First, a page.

The journey undertaken by NASA’s next-generation Space Launch System (SLS) rocket overnight on Tuesday couldn’t be more different to the one it’s set to take on August 29.
Tuesday’s trip saw NASA’s mega moon rocket crawl at a snail-like pace from the Kennedy Space Center’s Vehicle Assembly Building to Launch Pad 39B, covering the four-mile route in just under 10 hours.
But later in August, NASA’s new vehicle will become the most powerful rocket ever to fly when it blasts off for the moon in a mission that will usher in a new era of space exploration.
Shortly after the SLS reached the launchpad on Wednesday morning, Boeing, builder of the Orion spacecraft that sits atop NASA’s rocket, posted a time-lapse video that compresses the SLS’s 10-hour journey into a mere 25 seconds.
NASA’s 332-foot rocket was transported to the launchpad using a giant, low-slung vehicle called the Crawler Transporter-2. The chunky-looking machine is the size of a baseball infield and has a top speed of 1 mph when loaded, or 2 mph when unloaded.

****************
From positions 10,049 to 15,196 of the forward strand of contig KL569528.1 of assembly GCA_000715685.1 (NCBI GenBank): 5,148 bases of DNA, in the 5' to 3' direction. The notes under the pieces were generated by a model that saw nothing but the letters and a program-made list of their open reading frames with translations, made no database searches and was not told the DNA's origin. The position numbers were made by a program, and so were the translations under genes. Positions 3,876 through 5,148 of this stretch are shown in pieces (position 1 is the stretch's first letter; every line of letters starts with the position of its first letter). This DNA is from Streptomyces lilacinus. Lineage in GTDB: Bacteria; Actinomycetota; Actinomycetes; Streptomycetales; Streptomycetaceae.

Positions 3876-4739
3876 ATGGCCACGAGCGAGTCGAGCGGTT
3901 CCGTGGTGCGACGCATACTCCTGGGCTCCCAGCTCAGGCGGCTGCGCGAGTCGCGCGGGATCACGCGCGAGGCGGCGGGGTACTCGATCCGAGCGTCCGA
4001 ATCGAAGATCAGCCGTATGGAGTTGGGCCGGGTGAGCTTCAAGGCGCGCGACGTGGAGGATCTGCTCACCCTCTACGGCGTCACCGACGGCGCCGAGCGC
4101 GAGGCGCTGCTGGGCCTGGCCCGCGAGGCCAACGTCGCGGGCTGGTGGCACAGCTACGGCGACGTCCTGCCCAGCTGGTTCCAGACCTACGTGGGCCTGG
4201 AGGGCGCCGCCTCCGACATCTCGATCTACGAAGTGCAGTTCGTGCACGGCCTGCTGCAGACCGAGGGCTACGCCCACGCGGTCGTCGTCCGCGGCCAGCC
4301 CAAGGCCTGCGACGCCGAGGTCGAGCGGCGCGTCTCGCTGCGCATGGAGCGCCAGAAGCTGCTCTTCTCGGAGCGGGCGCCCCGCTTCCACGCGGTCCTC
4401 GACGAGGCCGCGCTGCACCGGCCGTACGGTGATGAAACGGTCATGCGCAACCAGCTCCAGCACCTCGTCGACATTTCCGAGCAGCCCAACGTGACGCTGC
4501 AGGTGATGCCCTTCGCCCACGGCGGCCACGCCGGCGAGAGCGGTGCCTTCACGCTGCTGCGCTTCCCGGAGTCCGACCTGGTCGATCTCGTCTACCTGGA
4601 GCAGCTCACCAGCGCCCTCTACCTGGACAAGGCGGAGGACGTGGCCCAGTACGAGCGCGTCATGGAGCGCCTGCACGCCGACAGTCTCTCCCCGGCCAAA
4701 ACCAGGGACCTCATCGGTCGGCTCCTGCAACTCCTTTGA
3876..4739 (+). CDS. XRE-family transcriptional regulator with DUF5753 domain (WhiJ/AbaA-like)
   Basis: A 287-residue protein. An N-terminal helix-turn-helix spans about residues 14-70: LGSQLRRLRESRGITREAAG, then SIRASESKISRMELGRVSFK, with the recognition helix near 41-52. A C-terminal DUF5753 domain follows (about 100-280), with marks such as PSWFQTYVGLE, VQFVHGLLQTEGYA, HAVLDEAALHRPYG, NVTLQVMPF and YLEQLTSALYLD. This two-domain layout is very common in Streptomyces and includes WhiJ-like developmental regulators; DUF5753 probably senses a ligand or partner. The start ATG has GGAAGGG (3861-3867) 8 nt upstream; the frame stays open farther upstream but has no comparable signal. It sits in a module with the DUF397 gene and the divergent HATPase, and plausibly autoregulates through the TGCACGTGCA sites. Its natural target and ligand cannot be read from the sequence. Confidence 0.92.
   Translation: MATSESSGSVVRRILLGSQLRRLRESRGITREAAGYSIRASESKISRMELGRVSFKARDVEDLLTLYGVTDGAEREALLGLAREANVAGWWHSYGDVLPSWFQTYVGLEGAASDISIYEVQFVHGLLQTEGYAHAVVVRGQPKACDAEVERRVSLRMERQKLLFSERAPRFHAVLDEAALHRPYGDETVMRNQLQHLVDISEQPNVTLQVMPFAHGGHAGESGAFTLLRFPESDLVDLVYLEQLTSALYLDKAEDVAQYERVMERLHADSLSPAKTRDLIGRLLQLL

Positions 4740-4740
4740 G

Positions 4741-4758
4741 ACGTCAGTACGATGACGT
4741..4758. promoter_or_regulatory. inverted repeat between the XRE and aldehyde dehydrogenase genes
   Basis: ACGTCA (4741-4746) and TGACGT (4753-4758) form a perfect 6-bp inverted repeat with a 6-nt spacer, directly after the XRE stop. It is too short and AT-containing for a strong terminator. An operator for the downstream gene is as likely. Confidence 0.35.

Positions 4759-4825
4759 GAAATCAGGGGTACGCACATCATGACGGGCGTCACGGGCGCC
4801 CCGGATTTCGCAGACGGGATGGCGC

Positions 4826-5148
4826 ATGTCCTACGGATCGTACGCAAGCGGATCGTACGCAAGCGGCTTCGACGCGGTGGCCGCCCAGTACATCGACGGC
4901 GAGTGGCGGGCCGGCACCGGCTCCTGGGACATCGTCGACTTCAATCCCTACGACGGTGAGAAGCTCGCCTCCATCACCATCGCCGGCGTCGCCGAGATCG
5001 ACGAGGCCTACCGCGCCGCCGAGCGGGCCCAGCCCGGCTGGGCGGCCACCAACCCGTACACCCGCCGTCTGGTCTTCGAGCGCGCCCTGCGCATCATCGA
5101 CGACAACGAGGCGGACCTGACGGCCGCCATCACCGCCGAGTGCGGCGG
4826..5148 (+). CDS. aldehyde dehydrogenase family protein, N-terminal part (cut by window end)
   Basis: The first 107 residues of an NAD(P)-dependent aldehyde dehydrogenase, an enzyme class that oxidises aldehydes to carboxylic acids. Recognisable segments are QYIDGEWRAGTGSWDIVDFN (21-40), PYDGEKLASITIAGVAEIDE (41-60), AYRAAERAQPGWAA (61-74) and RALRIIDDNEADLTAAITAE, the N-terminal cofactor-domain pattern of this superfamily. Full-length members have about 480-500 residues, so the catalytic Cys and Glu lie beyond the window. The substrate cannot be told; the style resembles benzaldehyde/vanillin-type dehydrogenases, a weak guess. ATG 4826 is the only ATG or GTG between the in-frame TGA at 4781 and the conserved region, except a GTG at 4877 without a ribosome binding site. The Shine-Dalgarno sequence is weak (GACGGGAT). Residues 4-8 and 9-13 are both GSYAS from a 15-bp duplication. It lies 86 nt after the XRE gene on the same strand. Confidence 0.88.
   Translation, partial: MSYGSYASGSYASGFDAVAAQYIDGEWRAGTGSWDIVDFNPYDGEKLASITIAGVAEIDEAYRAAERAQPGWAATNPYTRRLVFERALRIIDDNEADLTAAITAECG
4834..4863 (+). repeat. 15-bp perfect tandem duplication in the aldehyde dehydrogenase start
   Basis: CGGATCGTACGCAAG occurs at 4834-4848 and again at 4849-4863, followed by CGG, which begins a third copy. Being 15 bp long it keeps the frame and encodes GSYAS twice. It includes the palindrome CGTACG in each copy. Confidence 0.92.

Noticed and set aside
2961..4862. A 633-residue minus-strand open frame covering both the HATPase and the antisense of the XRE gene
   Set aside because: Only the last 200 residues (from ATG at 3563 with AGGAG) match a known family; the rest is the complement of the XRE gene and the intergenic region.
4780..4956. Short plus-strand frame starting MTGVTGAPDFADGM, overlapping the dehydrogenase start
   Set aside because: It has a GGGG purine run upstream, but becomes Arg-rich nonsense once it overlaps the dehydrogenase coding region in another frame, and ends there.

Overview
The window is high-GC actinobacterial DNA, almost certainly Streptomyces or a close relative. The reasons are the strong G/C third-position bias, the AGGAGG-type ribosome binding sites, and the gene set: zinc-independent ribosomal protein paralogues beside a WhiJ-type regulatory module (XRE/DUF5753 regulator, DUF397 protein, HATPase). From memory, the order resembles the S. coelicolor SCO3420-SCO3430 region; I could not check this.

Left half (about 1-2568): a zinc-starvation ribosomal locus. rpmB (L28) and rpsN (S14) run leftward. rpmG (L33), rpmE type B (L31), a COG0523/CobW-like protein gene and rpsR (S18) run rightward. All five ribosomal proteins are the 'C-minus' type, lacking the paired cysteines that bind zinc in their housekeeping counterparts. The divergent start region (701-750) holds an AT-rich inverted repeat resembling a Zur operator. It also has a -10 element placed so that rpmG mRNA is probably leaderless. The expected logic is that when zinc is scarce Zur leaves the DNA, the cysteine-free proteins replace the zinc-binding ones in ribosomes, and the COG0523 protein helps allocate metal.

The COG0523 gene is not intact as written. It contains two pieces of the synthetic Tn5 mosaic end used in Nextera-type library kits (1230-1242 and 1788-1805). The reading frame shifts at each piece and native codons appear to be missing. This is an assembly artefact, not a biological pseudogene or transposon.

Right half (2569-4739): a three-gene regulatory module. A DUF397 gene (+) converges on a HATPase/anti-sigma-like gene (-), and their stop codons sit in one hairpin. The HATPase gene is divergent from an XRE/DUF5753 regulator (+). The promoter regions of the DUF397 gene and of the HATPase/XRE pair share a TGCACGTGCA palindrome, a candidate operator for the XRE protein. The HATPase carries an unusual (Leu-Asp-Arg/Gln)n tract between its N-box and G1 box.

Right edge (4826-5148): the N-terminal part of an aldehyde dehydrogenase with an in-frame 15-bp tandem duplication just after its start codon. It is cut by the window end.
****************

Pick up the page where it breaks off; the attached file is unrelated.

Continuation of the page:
Now that the SLS rocket is in place on the launchpad, engineers and technicians will spend time configuring systems in readiness for the highly anticipated launch in less than two weeks’ time.
“Teams have worked to refine operations and procedures and have incorporated lessons learned from the wet dress rehearsal test campaign,” NASA said in a message on its website following the rocket’s arrival at the launchpad.
NASA’s uncrewed Artemis I mission on August 29 will be the first integrated test of the SLS rocket and Orion spacecraft. Orion will perform a flyby of the moon before returning to Earth in a mission expected to last 42 days.
If it goes well, Artermis II will take the same route but this time with a crew on board, while Artemis III, which could take place as early as 2025, will put the first woman and first person of color onto the lunar surface.
Marking it out from the Apollo missions that put the first humans on the moon five decades ago, NASA’s Artemis program is aiming to build a long-term lunar base from which astronauts can explore new parts of the moon, with a long-term plan to use Earth’s nearest neighbor as a stepping stone for the first crewed mission to Mars.
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